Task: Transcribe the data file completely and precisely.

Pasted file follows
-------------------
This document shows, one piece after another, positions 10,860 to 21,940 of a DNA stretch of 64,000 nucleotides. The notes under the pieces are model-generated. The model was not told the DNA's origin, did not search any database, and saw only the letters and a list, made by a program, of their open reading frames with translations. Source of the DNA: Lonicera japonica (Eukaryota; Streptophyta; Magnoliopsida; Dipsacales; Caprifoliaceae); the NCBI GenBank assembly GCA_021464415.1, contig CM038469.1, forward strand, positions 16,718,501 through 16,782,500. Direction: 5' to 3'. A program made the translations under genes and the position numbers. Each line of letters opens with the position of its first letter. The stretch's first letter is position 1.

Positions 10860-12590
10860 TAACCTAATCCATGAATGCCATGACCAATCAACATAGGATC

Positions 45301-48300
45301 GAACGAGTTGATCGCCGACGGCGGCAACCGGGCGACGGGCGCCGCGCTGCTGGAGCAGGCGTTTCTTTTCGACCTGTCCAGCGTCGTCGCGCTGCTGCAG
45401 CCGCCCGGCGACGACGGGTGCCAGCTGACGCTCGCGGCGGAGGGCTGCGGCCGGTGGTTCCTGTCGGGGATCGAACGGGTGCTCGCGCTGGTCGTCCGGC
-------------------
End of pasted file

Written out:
This document shows, one piece after another, positions 10,860 to 21,940 of a DNA stretch of 64,000 nucleotides. The notes under the pieces are model-generated. The model was not told the DNA's origin, did not search any database, and saw only the letters and a list, made by a program, of their open reading frames with translations. Source of the DNA: Lonicera japonica (Eukaryota; Streptophyta; Magnoliopsida; Dipsacales; Caprifoliaceae); the NCBI GenBank assembly GCA_021464415.1, contig CM038469.1, forward strand, positions 16,718,501 through 16,782,500. Direction: 5' to 3'. A program made the translations under genes and the position numbers. Each line of letters opens with the position of its first letter. The stretch's first letter is position 1.

Positions 10860-12590
10860 TAACCTAATCCATGAATGCCATGACCAATCAACATAGGATC

Positions 45301-48300
45301 GAACGAGTTGATCGCCGACGGCGGCAACCGGGCGACGGGCGCCGCGCTGCTGGAGCAGGCGTTTCTTTTCGACCTGTCCAGCGTCGTCGCGCTGCTGCAG
45401 CCGCCCGGCGACGACGGGTGCCAGCTGACGCTCGCGGCGGAGGGCTGCGGCCGGTGGTTCCTGTCGGGGATCGAACGGGTGCTCGCGCTGGTCGTCCGGC